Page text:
ELMHURST, Ill. — On the eve of yet another race day, it is important I remind myself to remain relaxed and optimistic about the physical test ahead of me. You see, as much as I understand that I must accept the things I can’t control (i.e. weather, other athletes’ speed, course terrain — pretty much everything) and that I have the amazing luxury of controlling how I react to those things, I still tend to go a little nuts from time to time.
Exhibit A: Galena Triathlon // May 16, 2015
I did a pretty great job with the whole cool-as-a-cucumber thing when prepping for this race (it helps to have an amazing support team — shoutout to Mama DiGang). It was raining, it was the first triathlon of my 2015 season, the course had a lot of hills and I was running a little late that morning. I had plenty of reasons to get wound up, but I felt calm and appropriately excited as I waited to start.
Then I actually started, my first mass-start in the water in nine months, and the chaos got the best of me. The good news is I reeled in all the energy I started wasting trying to free myself from a pack of other panicked swimmers, I got into a good rhythm and I started passing people. The bad news is it took me longer than it should have.
Good job, I said to myself, making progress through the 660-yard swim leg. You got back in control nicely. What a trooper. Minutes later, with the beach in sight, I felt a surge of adrenaline. I can pass that girl who’s a body length ahead of me right now. GO. GO GET HER. I went a little overboard, and as I felt my form start to get sloppy, I panicked. WHAT IS THIS NONSENSE YOU CALL SWIMMING?
Then I inhaled a bunch of water. Then I choked on said water. Then I had to pull my head out of the water to cough it up. This is generally an unproductive way to conduct yourself in a triathlon, and as you may have guessed, I didn’t catch that girl. I exited the lake just after she did, still trying to catch my breath.
On the bike, I dealt with many more hills than I’m used to, given my training grounds are absurdly flat — not an excuse, just a fact. I took the first few hills too conservatively, which I realized as a woman climbed past me (of course, I checked the age marked on her calf, and she was in my age group, ugh). I spent the rest of the 16.8-mile bike leg chasing her down. She stayed within sight, reaffirming my feeling that I should have attacked the hills harder from the beginning.
I didn’t mentally prepare for the hills — have I mentioned there were hills? — even though I had studied the course and knew exactly what I would face. I wasn’t ready for all the chatter in my brain, which lasted for the first 5 miles or so:
Oh my god what even is your pace right now? Don’t you think you should be going harder? Yes. Yaaaaassss. That’s it. Suffer. Wait! Stop! Don’t overdo it! You’re going to fall apart on the run if you spend all this energy climbing hills now. Oh, come on, what the hell? You’re going to let that woman pass you? The bike is your jam. This is ridiculous. OK hold on, let’s not forget about that run. There are hills in there, too. Would you just make up your mind already and race?
I’d like to say I pulled it together after that, but I hadn’t quite gotten it out of my system. After a solid final 10 miles on the bike and a quick transition, I started into the 4.2-mile run, knowing the first hundred meters involved a steep hill. Still trying to find my legs after the bike leg, I wasn’t sure how best to get up that sucker. A lot of people were walking. I shuffled, suffering significantly, giving the illusion I was running but knowing I was probably going slower than I would if I walked.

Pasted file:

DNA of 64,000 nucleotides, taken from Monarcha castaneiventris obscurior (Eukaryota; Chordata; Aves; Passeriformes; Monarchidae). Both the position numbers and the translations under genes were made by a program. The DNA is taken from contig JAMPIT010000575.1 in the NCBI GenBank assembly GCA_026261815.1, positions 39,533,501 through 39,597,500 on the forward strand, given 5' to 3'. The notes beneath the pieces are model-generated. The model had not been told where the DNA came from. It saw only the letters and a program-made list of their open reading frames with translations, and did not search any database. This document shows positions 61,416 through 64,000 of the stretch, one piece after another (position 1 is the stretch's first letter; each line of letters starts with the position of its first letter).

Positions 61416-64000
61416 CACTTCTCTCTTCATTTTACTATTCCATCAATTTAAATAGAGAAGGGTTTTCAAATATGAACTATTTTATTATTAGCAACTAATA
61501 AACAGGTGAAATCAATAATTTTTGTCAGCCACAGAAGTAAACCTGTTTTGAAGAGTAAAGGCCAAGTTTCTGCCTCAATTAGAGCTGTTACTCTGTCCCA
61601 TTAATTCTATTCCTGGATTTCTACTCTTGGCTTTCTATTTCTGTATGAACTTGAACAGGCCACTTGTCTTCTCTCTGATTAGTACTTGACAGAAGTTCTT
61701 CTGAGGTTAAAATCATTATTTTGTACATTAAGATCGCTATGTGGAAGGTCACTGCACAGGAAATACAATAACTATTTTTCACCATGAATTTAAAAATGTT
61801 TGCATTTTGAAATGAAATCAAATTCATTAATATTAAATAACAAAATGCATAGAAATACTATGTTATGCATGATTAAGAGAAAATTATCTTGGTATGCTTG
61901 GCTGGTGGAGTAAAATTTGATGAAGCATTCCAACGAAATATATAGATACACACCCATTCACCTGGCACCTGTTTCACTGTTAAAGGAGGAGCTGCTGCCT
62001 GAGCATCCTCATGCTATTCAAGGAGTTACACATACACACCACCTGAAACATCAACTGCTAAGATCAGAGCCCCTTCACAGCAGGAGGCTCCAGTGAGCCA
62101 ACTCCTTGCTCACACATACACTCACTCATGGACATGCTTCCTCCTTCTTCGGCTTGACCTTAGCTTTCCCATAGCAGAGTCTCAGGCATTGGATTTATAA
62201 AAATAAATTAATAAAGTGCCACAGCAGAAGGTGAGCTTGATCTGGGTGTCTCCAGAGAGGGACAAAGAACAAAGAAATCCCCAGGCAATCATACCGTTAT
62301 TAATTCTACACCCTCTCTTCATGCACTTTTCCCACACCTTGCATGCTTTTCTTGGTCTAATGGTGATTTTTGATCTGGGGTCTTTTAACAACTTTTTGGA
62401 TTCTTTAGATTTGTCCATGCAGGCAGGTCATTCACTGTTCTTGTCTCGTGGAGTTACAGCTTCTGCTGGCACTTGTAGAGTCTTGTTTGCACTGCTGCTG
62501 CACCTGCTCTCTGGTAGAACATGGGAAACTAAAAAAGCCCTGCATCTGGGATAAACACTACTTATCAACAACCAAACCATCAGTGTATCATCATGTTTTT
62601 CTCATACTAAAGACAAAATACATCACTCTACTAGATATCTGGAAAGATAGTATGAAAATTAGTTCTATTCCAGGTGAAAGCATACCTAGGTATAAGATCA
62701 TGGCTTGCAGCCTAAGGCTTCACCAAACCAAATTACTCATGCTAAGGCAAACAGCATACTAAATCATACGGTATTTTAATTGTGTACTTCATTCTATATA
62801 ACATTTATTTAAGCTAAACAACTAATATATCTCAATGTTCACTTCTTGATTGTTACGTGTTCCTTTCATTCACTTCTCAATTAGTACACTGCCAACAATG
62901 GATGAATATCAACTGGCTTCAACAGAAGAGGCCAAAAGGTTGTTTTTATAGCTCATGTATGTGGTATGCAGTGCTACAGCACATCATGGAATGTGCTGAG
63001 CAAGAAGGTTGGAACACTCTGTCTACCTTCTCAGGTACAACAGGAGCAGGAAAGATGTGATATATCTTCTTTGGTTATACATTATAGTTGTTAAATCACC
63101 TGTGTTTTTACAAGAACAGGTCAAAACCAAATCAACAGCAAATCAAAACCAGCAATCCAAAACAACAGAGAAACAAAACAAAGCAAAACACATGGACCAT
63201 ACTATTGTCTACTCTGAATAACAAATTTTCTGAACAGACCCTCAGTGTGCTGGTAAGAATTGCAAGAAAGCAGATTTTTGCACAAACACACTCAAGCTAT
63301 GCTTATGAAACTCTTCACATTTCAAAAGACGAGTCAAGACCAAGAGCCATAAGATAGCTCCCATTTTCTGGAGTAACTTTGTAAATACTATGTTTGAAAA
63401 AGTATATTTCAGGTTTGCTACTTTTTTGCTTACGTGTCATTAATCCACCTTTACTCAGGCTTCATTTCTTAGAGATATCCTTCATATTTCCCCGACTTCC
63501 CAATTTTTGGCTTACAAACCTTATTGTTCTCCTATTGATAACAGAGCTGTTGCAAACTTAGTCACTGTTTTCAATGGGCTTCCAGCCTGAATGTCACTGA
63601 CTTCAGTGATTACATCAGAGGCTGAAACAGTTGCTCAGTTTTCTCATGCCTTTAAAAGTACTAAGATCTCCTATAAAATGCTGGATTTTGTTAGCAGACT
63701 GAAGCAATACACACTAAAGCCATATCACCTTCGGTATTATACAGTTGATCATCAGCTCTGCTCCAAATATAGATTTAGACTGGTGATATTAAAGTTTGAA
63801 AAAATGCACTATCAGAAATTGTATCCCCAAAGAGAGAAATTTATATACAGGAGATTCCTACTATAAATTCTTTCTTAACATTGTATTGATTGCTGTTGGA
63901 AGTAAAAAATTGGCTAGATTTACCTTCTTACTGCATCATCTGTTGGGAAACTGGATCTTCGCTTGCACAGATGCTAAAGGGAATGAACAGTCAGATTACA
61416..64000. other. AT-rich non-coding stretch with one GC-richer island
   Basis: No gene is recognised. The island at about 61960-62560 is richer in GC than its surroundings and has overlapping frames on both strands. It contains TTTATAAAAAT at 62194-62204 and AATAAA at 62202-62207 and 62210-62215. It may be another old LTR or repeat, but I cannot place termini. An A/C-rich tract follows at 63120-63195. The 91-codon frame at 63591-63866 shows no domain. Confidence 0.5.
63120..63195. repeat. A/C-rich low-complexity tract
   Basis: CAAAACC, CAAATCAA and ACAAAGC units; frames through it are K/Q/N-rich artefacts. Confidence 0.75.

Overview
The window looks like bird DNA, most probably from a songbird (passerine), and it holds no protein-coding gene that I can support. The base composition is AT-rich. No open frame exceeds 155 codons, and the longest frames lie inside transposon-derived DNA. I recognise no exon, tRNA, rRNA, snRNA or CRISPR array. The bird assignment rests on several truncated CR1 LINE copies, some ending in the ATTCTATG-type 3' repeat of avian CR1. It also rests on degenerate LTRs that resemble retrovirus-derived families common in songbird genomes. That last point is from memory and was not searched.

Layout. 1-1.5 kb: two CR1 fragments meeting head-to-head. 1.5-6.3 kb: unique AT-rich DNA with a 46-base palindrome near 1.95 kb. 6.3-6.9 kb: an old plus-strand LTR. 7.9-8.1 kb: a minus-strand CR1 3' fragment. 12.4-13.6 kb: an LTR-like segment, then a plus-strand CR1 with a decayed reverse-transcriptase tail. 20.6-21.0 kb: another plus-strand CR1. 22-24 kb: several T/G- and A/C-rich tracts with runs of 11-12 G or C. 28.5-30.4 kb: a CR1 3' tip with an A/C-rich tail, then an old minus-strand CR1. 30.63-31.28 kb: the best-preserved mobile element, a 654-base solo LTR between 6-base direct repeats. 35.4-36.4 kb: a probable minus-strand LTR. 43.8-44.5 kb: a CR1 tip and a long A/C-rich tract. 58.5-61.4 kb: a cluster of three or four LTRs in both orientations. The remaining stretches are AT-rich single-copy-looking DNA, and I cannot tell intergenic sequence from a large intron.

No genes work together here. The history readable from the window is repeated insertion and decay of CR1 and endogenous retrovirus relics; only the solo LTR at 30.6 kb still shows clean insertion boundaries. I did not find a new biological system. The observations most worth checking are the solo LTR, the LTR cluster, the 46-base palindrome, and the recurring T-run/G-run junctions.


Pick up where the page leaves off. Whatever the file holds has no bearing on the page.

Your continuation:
Wait, would I go faster if I walked? Just this part. I’m barely gaining ground with my granny moves right now. Power walk? Power walk. Hang on, is that a good idea!? OK whatever I’m already walking so let’s just get this over with.
I walked as fast as I could up the last part of the hill and took off after that. Despite a lot of cramping and many more rolling hills, I ran confidently from there to the finish.
I walked away from Galena with 4th in my age group, 18th overall female and a lot to think about. Other than the mental freakouts, it was a good race. When I was in the zone, I felt strong and broke through some tough moments. My nutrition plan went perfectly, which I struggled with two seasons ago, and I’m happy to have gotten that down. (I sipped on Hammer HEED before the start, took in Endurolytes and HEED on the bike, and ate a Hammer Bar after the finish — Cashew Coconut Chocolate Chip is a reward from the heavens, I swear.)
In the weeks since, I’ve focused on remaining calm in the face of things that scare me, with a lot of guidance from my coach at INTENT. This isn’t to say I’m now a stone-cold badass. I’m getting better, but I have a lot of work to do. For example…
Exhibit B: Swimming in Lake Michigan // June 4, 2015
It was a beautiful sunrise Thursday, when I headed to the beach to practice open-water swimming with a training buddy of mine. I knew it would be cold, and it was, but I was excited to work out in the clear, fresh water.
But holy crap, I haven’t ever swum in such cold water. The water temp was 50 degrees, and the coldest I’ve ever raced in is the low 60s. I couldn’t keep my face in the water for the first 10 minutes of the swim, because I couldn’t control my breathing.
My mind didn’t help: SHIT this is really cold. Breathe. Get it under control. I have a brain freeze. I’m wearing a wetsuit and I’m hyperventilating. Will I get hypothermia? It’s only 50 degrees! Those poor people on the Titanic were in icy water, like iceberg-icy water, and they got hypothermia. Oh god, the Titanic. Hypothermia. Drowning. I’m in cold water. GET ME OUT OF THE COLD WATER. Stop it. This is not the Titanic. This is Lake Michigan, and you’re fine. Shut up and swim.
Like I said, I’m working on it.